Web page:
Uber isn’t lacking in ambition or investment, but it’s lacking profits and progress in key areas, Annie Turner writes. Some big financial casualties on the road to commercialising automated vehicles and services look inevitable, but ultimately we need them to succeed.
On 11 April, Uber filed for its initial public offering (IPO) with the aim of raising $10 billion (€8.8 billion), which would value the company at $100 billion (€88.9 billion) – nine times its annual revenue. Some market predictions had set the value as high as $120 billion (€106 billion). Flotation on the US stock market is expected in early May.
When it published its prospectus, Uber had raised nearly $20 billion (€17.7 billion) privately to fund progress, but has lost money every year since its inception a decade ago, including $6.8 billion (€6 billion) between 2014 and 2018. The biggest part of the business is where it originated, in ride-hailing, but growth here is slowing: as the Financial Times’ Lex column [subscription needed] pointed out, “Uber is huge: gross bookings were almost $50 [billion] (€44.4 billion) last year – up 45%. The catch is that the group cannot afford to operate on the money it generates.”
The prospectus warned investors that Uber will have to invest more heavily to stay in the increasingly competitive sectors it plays in. Fighting off stiff competition in food deliveries and ride hailing is an expensive business and bizarrely, there seems to be no shortage of investors happy to watch their cash burn, and rapidly. Until both sectors are subject to consolidation and viable business models are established, that looks set to continue.
Burning cash is catching
The Advanced Technologies Group (ATG – Uber’s tech unit for self-driving cars) accounts for the largest slice ($1.1 billion (€0.98 billion) over the last three years) of the company’s overall R&D budget. This is not surprising, given that driverless vehicles are core to Uber’s long-term ambitions – most obviously, getting rid of drivers who are expensive and, well, human and therefore error-prone.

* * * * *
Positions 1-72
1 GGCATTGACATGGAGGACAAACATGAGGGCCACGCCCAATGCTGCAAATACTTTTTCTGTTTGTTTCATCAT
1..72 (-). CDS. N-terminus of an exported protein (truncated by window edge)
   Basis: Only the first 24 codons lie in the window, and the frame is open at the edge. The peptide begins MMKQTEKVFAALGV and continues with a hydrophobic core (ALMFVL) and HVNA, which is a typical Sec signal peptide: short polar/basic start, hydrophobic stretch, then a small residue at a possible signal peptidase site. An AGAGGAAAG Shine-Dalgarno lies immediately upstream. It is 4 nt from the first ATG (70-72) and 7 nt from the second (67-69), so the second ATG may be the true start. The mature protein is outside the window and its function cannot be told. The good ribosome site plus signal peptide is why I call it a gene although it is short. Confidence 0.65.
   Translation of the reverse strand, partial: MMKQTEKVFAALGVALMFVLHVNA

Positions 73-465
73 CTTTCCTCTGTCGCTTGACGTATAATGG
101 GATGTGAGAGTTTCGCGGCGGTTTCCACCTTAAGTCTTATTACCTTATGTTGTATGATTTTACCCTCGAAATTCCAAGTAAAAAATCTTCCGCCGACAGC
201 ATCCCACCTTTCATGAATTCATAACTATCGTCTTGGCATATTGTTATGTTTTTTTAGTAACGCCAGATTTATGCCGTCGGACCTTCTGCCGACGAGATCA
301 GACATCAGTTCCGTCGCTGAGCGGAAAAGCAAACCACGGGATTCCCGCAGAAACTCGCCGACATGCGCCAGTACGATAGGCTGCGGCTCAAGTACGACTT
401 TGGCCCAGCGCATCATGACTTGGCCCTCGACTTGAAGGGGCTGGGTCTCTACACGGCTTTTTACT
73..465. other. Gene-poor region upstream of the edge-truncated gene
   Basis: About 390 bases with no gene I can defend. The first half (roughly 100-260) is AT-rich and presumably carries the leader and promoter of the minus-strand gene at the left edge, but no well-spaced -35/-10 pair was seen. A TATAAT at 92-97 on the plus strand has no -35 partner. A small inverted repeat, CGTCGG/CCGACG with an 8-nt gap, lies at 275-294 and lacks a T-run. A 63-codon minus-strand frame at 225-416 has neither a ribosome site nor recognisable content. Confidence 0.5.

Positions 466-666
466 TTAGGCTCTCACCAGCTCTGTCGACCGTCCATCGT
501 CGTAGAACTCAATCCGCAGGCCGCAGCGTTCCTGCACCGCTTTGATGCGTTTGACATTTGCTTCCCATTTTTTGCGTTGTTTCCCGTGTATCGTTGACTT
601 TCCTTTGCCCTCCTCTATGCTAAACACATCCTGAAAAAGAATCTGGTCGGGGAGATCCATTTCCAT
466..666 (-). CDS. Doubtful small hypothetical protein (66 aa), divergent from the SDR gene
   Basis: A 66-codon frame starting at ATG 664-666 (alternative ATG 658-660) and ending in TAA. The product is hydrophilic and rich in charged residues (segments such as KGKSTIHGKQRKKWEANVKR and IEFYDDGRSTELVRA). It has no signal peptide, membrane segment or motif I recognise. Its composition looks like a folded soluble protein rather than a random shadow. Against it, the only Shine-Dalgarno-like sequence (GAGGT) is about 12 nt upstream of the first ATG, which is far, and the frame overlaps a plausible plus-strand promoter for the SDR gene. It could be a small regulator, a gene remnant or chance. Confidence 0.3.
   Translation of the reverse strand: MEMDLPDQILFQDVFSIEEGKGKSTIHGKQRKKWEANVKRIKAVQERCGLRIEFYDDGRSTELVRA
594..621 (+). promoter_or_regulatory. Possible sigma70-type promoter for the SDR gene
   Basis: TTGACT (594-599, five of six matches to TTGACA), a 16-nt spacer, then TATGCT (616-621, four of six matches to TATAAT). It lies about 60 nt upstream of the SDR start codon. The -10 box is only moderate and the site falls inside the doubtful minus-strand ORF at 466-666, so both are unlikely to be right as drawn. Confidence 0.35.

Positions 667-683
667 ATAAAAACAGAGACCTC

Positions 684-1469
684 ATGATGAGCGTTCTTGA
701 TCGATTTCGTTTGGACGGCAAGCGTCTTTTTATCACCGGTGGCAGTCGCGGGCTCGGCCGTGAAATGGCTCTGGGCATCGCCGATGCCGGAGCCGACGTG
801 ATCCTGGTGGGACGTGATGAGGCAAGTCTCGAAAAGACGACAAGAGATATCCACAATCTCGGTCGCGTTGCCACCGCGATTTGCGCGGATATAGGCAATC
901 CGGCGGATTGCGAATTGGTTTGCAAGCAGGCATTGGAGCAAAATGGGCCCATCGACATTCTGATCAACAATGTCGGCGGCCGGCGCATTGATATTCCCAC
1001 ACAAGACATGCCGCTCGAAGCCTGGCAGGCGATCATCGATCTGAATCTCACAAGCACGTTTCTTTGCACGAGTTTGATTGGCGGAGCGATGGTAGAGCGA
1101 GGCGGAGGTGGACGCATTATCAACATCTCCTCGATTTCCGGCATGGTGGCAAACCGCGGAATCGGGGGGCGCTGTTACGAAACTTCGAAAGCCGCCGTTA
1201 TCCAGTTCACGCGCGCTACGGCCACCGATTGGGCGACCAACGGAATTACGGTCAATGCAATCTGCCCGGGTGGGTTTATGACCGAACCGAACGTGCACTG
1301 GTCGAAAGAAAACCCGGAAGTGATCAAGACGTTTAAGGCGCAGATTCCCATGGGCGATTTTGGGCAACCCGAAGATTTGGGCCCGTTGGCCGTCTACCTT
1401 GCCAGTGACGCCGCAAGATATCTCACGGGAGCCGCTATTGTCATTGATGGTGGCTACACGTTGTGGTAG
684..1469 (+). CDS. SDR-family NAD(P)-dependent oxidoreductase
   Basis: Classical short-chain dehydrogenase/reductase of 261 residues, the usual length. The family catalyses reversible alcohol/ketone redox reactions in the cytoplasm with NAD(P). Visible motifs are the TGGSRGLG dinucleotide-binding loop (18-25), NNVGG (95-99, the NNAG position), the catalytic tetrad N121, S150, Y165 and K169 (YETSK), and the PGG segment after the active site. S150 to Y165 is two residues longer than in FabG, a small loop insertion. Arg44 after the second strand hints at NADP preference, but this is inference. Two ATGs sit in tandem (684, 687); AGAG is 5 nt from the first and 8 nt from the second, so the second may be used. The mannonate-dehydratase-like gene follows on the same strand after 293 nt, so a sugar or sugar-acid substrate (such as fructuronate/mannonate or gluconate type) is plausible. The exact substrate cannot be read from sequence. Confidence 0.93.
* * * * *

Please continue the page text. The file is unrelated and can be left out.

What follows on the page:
Happily for Uber, there seems to be no shortage of investors willing to pump cash into its self-driving car tech. Days after the company filed for its IPO, ATG was valued at $7.3 billion (€6.4 billion) when a consortium of investors jointly invested $1 billion (0.89 billion) in it.
This is a serious fillip to Uber’s self-driving ambitions, as it had fallen behind competitors like Alphabet’s Waymo after an Uber car in self-drive mode killed a pedestrian in Arizona in March 2018. This led the company to shut down its trials in Arizona, which were its largest scale ones, and in other states too.
Indeed, in its IPO filing Uber acknowledged, “We expect certain competitors to commercialise autonomous vehicle technologies before we do”.
Being first isn’t everything
Clearly being first isn’t the major preoccupation with investors: Japan’s Toyota and Denso, which supplies car components, are jointly to stump up $667 million (€593 million) of the newly announced investment. The rest will come from Japanese conglomerate SoftBank’s $100bn (€88.9 billion)Vision Fund, in which Saudi Arabia is the biggest investor.
Toyota and SoftBank already hold stakes in Uber; SoftBank already has 16% and Toyota said will provide an extra $300 million (€266 million) over three years to develop commercial self-driving vehicles.
In return, ATG will have a new board, formed with six directors from Uber, plus one from SoftBank and another from Toyota. Eric Meyhofer, who is head of ATG now, will become CEO.
Good money after bad or a long play?
It’s interesting that this new round of investment is fuelled by Japanese organisations, as the Japanese are famed for their preparedness to invest for the long term, ignoring the tyranny of quarterly results which bedevils so many western enterprises.
Perhaps we ought to be considering the fact that while companies used to debut on stock markets to fund their growth, now it is common to keep them private for longer and take them public to turn their founders, top management and investors into stupendously rich people. Let’s not forget that Travis Kalanick, co-founder and former CEO, who was forced out of office for a whole string of reasons, is still an Uber board member and owns an 8.6% stake in the company.
Nevertheless, how, never mind when, Uber et al will transform their self-driving tech into commercial vehicles and services remains to be seen and some big financial casualties look inevitable.
Poignant comparisons have been drawn between the victim of the Uber crash in Arizona, Elaine Herzberg who was the first pedestrian to be killed by a driverless vehicle, and Bridget Driscoll, who was the first person ever to be killed by a car in 1896, in south London.
At the inquest into Driscoll’s demise, which was judged to be an “accidental death”, the coroner expressed the hope that “such a thing would never happen again”. Some 1.25 million people die every year in fatal road accidents around the world, with the overwhelming majority caused by drivers’ mistakes.
It might not be Uber that succeeds – not least because of the scary number of “inquiries, investigations and requests for information” into some dodgy behaviour at home and abroad – or indeed any of today’s well-known automated car companies, but ultimately, we really, really need this to work.
The author of this blog is Annie Turner, editor of IoT Transport